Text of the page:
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Template and default values of non-template pointers arguments

P: n/a
Hi,

what i'm trying to do is:

/////////////// Code Start

template <class TType, int* p = 0>
class Template
{
public:
Template<TType,p>() {};

};

/////////////// Code End

That works on Visual Studio 2005, but doesn't work on mingw 5.1.4 and
comeau.

They both says:

mingw:
could not convert template argument `0' to `int*

comeau:
argument of type "int" is incompatible with template parameter of type
"int *"
template <class TType, int* p = 0>
^

so the problem is quite clear, it seems there's no an acceptable
conversion from int to int*

But if i try to do something like that:

/////////////// Code Start

#define zero (int*)0

template <class TType, int* p = zero>
class Template
{
public:
Template<TType,p>() {};

};

/////////////// Code End
Now, that works on comeau, but still doesn't work with mingw.
My questions:
1] Why is that illegal?
2] How can solve this problem?
Many thanks,

--

Clyde
Oct 8 '08 #1
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2 Replies


P: n/a
Clyde wrote:
what i'm trying to do is:

/////////////// Code Start

template <class TType, int* p = 0>
class Template
{
public:
Template<TType,p>() {};

};

/////////////// Code End
No, that's not what you're trying to do. That's *how* you're trying to
do what you think you need. You should consider explaining *what* you
think you need the null pointer for. There can be no compile-time check
for a null pointer...
>
That works on Visual Studio 2005, but doesn't work on mingw 5.1.4 and
comeau.
It must be an extension offered by VC++.
>
They both says:

mingw:
could not convert template argument `0' to `int*

comeau:
argument of type "int" is incompatible with template parameter of type
"int *"
template <class TType, int* p = 0>
^

so the problem is quite clear, it seems there's no an acceptable
conversion from int to int*

But if i try to do something like that:

/////////////// Code Start

#define zero (int*)0

template <class TType, int* p = zero>
class Template
{
public:
Template<TType,p>() {};

};

/////////////// Code End
Now, that works on comeau, but still doesn't work with mingw.
My questions:
1] Why is that illegal?
Here we just say "because the Standard says so". 14.3.2/5 prohibits '0'
(the integer literal) to be used as the non-type template *argument* for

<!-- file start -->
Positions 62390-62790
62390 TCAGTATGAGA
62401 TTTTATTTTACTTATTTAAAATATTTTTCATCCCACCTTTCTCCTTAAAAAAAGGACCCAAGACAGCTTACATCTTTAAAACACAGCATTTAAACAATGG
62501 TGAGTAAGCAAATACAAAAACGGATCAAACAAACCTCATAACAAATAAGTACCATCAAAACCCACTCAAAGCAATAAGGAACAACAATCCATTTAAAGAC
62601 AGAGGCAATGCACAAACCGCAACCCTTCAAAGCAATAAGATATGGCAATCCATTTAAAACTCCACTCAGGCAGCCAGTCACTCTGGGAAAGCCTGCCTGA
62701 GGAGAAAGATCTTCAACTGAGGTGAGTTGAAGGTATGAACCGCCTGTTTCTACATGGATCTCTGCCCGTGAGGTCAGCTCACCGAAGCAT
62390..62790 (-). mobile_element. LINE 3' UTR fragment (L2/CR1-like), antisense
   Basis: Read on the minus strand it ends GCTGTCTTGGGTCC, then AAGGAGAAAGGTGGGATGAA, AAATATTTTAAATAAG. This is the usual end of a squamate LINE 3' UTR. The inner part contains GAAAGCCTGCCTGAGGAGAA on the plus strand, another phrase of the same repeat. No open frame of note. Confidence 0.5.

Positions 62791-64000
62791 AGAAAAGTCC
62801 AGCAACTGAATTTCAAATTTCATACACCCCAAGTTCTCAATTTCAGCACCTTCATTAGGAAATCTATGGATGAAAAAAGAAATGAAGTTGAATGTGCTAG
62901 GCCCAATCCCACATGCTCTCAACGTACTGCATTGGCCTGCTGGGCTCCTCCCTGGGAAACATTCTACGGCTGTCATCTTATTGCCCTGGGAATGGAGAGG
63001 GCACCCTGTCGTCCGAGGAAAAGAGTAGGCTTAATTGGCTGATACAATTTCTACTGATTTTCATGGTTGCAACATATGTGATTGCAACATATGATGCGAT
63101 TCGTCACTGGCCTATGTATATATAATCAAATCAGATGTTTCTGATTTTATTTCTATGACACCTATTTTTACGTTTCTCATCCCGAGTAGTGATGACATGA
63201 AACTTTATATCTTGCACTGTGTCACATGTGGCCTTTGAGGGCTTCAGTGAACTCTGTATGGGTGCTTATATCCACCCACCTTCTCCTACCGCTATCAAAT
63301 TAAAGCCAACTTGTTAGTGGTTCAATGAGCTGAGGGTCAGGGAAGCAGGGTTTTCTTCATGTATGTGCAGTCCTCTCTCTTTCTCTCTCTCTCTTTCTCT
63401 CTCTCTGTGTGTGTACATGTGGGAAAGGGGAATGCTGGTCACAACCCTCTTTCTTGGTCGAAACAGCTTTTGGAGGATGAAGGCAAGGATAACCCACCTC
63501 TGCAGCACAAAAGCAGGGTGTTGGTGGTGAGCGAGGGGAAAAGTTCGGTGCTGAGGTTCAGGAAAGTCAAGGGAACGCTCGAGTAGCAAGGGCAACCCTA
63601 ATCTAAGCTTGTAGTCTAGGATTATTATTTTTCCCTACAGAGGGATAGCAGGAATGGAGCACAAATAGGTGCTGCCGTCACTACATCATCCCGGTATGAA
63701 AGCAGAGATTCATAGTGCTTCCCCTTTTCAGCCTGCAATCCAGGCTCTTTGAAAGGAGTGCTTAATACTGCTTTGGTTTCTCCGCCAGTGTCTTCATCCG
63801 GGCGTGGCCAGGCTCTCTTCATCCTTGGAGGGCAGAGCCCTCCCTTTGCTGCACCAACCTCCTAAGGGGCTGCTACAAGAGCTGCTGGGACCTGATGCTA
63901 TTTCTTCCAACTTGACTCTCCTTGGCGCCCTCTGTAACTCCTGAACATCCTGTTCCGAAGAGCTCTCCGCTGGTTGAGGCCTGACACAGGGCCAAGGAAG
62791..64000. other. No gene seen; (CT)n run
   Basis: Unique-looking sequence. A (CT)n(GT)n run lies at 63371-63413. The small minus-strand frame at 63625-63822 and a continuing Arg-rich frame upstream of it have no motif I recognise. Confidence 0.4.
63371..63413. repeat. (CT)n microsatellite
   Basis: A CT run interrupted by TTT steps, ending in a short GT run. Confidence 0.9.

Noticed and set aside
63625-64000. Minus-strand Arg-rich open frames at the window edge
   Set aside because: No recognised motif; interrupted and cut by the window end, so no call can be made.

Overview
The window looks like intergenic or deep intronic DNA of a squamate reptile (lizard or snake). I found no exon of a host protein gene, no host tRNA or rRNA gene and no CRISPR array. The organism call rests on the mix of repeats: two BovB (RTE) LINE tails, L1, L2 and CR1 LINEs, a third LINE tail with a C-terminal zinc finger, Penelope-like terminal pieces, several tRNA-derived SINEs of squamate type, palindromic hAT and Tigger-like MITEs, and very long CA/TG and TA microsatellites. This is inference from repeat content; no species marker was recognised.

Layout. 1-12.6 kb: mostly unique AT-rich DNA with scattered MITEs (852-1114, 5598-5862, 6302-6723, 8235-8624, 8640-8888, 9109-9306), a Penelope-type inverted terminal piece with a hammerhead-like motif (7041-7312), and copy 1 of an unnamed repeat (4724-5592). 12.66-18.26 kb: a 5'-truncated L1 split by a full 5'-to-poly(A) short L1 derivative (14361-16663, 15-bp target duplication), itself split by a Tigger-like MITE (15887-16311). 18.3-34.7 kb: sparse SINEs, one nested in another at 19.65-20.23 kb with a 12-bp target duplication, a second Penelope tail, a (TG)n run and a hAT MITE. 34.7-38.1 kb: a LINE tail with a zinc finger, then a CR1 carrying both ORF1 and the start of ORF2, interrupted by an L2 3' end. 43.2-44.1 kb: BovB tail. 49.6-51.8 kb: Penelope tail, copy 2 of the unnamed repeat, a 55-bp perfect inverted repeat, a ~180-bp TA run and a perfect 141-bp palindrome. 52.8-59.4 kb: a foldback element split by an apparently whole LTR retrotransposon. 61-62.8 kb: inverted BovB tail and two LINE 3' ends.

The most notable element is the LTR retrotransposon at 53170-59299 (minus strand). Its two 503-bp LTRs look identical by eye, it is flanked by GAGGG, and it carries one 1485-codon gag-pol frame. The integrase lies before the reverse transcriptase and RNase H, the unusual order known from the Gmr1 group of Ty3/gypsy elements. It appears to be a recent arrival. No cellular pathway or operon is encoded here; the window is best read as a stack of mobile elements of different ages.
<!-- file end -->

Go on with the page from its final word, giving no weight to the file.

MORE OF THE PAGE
a template *parameter* of type 'pointer to T'. The conversions do not
apply.

If you need the real rationale, you'll have to to ask in 'comp.std.c++'
when it's operational.
2] How can solve this problem?
Solve? Not sure what you mean. The requirement is that the pointer
non-type template argument to be the address of a real object, with
external linkage. A null pointer does not satisfy that requirement.
Now, if you do have a problem (that you're trying to solve by writing
your template with the wrong default argument), you haven't stated it
yet, so we can't really tell you how to solve it. Please explain what
you're trying to accomplish.

V
--
Please remove capital 'A's when replying by e-mail
I do not respond to top-posted replies, please don't ask
Oct 8 '08 #2

P: n/a
On Oct 9, 1:00 am, Victor Bazarov <v.Abaza...@comAcast.netwrote:
Clyde wrote:
what i'm trying to do is:
/////////////// Code Start
template <class TType, int* p = 0>
class Template
{
public:
Template<TType,p>() {};
};
/////////////// Code End
No, that's not what you're trying to do. That's *how* you're
trying to do what you think you need. You should consider
explaining *what* you think you need the null pointer for.
There can be no compile-time check for a null pointer...
Surely you've heard of partial specialization. Or template
meta-programming (things like boost::enable_if). Or perhaps he
doesn't need a compile-time check; just somewhere in the code,
he has "if ( p != NULL ) ...". (Of course, since p is in fact a
constant in any particular instantiation, the compiler can
evaluate the if at compile time, and not generate the body if
the pointer is null. However...)
That works on Visual Studio 2005, but doesn't work on mingw
5.1.4 and comeau.
It must be an extension offered by VC++.